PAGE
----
不过，她也表示，与公司主流截然不同的群体更有可能成为被围攻的对象。通常情况下，最出类拔萃的人往往会成为目标。有时候，人们会攻击有不同交流风格（直接 vs. 间接）的人，或经常直言不讳，敢于说出问题的人。而受害者可能具有不同性取向、性别、种族或国家背景。此外，她还表示，高敏感性也是一种差异。
Does mobbing tend to get directed at certain kinds of individuals? Duffy says that, so far, findings on this are all over the map, and that it appears any personality profile can be mobbed.
But groups are more likely to mob those who are different from the organization's norm, she says, and often, the best and brightest are targeted. Sometimes, the person attacked has a different communication style (direct vs. indirect) compared to others or is outspoken and willing to call out a problem. The person may have a different sexual orientation, gender, ethnicity, or national background from the others in the group. High sensitivity would be another a difference, she says.
What can managers and coworkers do to prevent mobbing? The first step, Duffy says, is to recognize that mobbing always involves the organization's consent, tacitly or explicity. Leadership and individuals must promote civility and address any negative communication loops in the organization. Caring environments, where individuals pay attention to the quality of communication, prevent mobbing, she says.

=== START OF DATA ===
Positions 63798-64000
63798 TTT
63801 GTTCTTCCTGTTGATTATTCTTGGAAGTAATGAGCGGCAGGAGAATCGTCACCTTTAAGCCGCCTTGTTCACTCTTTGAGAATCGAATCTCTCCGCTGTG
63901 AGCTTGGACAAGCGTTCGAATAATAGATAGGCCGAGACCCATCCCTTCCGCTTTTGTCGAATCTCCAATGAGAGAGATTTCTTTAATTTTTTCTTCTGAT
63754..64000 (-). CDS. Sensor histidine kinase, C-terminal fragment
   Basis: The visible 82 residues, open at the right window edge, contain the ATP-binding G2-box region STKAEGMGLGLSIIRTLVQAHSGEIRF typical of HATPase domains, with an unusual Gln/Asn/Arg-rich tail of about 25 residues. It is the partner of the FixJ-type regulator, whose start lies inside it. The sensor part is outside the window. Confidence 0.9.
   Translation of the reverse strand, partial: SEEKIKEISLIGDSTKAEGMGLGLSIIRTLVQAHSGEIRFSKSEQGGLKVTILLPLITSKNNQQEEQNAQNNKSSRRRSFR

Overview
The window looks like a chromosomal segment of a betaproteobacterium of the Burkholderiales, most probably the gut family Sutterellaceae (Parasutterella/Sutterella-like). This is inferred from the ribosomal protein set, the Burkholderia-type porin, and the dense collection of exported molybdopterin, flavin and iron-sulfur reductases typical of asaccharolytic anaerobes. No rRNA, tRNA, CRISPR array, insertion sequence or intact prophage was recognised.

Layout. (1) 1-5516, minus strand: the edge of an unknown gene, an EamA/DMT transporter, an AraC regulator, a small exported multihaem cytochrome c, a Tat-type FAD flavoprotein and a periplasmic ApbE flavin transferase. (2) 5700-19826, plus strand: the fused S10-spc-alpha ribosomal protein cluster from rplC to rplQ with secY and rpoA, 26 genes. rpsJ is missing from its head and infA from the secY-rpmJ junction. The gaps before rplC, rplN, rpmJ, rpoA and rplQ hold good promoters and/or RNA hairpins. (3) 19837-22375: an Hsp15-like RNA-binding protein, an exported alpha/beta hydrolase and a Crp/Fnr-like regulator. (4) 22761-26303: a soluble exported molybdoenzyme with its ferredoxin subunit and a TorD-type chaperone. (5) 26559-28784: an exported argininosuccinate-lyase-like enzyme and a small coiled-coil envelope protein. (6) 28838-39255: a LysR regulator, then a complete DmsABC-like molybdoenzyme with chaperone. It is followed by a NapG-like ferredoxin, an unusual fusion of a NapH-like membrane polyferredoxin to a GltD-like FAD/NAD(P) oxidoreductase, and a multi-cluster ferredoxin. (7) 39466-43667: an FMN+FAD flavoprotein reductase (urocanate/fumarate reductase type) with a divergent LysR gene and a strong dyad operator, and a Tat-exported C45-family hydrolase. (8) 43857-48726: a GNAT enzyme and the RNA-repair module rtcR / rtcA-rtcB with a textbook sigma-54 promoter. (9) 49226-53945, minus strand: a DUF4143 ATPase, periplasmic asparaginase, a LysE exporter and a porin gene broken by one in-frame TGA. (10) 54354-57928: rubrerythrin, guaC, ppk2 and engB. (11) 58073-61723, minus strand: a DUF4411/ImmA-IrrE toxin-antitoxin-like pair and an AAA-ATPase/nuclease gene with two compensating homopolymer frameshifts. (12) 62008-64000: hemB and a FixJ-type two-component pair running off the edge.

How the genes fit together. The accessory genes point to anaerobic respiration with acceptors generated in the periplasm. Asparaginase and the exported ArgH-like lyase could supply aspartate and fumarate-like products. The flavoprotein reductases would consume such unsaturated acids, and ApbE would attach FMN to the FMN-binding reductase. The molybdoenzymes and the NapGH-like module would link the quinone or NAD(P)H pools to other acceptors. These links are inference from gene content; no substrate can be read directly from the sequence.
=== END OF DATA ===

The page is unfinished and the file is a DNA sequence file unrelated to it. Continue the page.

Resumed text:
Organizations can also promote a no-gossip culture. Some firms have instituted no-gossip rules, Duffy says, and ask employees to focus instead on their company's mission, tasks, and goals when they communicate with each other. Duffy suggests companies develop anti-mobbing and bullying policies, and educate managers and staff on an ongoing basis on these issues.
Based on my experience, mobbing doesn't just occur in the corporate trenches. Adults in their 60s engage in mobbing in some boardrooms, where a particularly bright, outspoken
director may be ostracized or pushed off the board. And awareness is low. At all levels, organizations need to pay attention to indicators like turnover of highly productive and creative people.
But more employees are suing for emotional abuse, bullying, and mobbing, these days, Duffy says. Some are winning large awards. Meredith Boucher sued Wal-Mart (WMT) for emotional abuse and won a $1.5 million verdict in court last year.
"Workplaces should be emotionally safe places," Duffy says. "It's a basic worker's right."
Eleanor Bloxham is CEO of The Value Alliance and Corporate Governance Alliance (http://thevaluealliance.com/), a board advisory firm.